The World Today for September 22, 2020

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Lingering Bits of Glass

A German court recently convicted a 93-year-old former SS guard of Nazi war crimes.

Bruno Dey was a guard at a concentration camp at Stutthof, near Gdansk in Poland, for almost a year through April 1945. He was found guilty of 5,231 counts of accessory to murder and one charge of accessory to attempted murder, the Washington Post reported.

“How could you get used to the horror?” presiding Judge Anne Meier-Goering asked before sentencing the wheelchair-bound man to two years of suspended probation – Dey was 17 and 18 at the time. He had been previously sentenced as a minor.

Newspapers like the Wall Street Journal declared the verdict as the end of the era of Nazi war crime trials. The world will see few if any more face-to-face reckonings between those Nazi torturers and their victims and victims’ families. Most of the perpetrators are dead.

Unfortunately, however, other Nazis are popping up in Germany to replace people like Dey.

Veterans, police officers as well as professionals and working-class Germans have been forming Nazi-inspired groups with names like “Northern Cross.” Via online networks, they have spawned a new culture that welcomes violence. German officials believe the movement could aim for a government takeover.

“Neo-Nazi groups and other extremists call it Day X – a mythical moment when Germany’s social order collapses, requiring committed far-right extremists, in their telling, to save themselves and rescue the nation,” wrote the New York Times.

A desire not to repeat the past in Germany makes everyone understandably concerned about corrupt police forces and aware of their need to address their sometimes shameful histories.

German military leaders recently apologized on behalf of the armed forces for discrimination against homosexuals, the Associated Press wrote. German car parts manufacturer Continental recently issued a mea culpa for aiding the Nazi war machine and using concentration camp labor, reported the German state-owned news channel Deutsche Welle.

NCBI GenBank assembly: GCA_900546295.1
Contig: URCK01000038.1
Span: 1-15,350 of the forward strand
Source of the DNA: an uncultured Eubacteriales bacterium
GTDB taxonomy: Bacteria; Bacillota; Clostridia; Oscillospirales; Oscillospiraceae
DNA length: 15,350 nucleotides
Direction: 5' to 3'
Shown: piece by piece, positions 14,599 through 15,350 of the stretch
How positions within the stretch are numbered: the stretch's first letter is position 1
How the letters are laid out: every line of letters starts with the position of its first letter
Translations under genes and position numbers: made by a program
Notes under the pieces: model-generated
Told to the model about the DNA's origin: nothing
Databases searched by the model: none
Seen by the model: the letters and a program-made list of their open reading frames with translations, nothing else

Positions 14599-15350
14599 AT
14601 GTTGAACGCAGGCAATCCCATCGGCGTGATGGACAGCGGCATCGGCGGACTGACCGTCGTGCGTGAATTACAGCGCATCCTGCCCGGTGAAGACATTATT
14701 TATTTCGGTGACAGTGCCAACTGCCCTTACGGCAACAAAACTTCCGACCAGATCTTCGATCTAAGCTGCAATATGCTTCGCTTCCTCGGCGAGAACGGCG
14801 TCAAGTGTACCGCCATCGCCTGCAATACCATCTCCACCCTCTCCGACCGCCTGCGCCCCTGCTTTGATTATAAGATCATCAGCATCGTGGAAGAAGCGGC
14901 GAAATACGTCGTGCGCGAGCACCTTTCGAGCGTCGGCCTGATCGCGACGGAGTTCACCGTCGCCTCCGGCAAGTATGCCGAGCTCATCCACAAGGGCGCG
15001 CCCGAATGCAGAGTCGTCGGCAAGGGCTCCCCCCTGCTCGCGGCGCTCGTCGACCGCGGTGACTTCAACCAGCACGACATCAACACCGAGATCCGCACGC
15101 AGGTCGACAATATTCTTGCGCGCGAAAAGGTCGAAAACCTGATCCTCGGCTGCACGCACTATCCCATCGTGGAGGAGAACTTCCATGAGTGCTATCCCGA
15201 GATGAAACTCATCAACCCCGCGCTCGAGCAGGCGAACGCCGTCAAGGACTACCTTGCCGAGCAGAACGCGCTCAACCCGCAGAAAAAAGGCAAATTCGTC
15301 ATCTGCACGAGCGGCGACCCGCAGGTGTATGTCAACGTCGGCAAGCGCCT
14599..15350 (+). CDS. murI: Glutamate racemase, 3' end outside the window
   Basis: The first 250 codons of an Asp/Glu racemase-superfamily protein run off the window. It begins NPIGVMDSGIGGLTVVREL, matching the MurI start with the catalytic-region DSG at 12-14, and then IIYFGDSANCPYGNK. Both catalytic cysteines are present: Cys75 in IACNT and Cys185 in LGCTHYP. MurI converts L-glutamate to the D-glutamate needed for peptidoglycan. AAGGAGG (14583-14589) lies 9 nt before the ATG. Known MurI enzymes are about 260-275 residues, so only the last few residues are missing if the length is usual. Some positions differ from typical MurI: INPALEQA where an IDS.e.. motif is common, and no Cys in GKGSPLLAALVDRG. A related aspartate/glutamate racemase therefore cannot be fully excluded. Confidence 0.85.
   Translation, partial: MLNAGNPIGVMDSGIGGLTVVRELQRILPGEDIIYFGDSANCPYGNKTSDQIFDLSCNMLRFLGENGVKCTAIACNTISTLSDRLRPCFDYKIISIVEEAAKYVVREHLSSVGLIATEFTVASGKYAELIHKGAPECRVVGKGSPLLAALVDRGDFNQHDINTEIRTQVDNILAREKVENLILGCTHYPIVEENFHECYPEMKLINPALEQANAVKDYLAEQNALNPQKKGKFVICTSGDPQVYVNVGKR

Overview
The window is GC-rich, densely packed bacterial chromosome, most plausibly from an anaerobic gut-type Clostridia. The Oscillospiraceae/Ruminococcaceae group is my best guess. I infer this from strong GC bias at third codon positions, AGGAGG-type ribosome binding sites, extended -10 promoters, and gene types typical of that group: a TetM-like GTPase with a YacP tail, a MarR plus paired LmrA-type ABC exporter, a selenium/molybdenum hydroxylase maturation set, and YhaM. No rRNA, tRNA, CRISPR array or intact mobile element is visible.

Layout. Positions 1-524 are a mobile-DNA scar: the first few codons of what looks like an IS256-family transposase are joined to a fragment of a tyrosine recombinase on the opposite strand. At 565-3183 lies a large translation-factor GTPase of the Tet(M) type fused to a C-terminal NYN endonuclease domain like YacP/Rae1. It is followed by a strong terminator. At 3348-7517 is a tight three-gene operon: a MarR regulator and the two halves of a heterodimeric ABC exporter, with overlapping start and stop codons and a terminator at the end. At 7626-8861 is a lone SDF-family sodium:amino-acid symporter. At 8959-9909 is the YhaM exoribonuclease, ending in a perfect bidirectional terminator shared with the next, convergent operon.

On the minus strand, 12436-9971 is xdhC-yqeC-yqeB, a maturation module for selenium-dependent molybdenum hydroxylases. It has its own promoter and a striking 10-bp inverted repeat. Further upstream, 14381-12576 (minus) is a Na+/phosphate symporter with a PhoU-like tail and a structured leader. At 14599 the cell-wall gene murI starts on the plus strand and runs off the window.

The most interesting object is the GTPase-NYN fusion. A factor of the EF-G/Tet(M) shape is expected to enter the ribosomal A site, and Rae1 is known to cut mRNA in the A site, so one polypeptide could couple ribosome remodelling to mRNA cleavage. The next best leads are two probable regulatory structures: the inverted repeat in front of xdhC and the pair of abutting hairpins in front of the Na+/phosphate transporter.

When German officials in the western state of North-Rhine Westphalia discovered that 29 police officers were exchanging extreme rightwing content on WhatsApp, they suspended them, the Guardian reported.

But the sense is that the Nazis are emboldened. Opening a new memorial to Holocaust victims, German President Frank-Walter Steinmeier said the sacred site was an important counter to the revival of “authoritarian and nationalist thought,” according to Agence France-Presse.

Germany has spent decades making up for its past, with restitution and other measures. Now, it is moving forward in other ways. The country is more diplomatically independent than ever, argued John Hulsman, a global political risk expert, in an op-ed in the Hill.

But unfortunately, some of the legacy of the early and mid-1900s still lingers.



A Choice for Purgatory

Mali’s military junta picked former defense minister and retired colonel Bah N’Daw and junta leader Colonel Assimi Goita as the country’s interim president and vice president, a choice likely to be rejected by the international community, Reuters reported Monday.

Both men will oversee the country’s 18-month transition leading to elections, following last month’s coup that ousted former President Ibrahim Boubacar Keita.

The ruling junta has come under intense pressure from the regional power group, ECOWAS, to return power to civilians following the Aug. 18 coup. The organization has threatened to impose economic sanctions and a total embargo on Mali if the conditions are not met.

Meanwhile, leaders of the M5-RFP coalition which organized mass protests against Keita before the coup showed support for N’Daw’s appointment. Mali’s regional leaders have said in the past the interim president must be a civilian and that they would accept a soldier as a vice president, as long as he is ineligible to replace the president.

Goita hasn’t specified yet whether the vice president is part of the succession chain.

The coup and the ongoing political dispute in the West African nation have sparked concern among ECOWAS leaders and Mali’s partners including France and the United States: They fear the situation could set back the country’s efforts to contain a growing Islamic insurgency.


Cutting Down to Size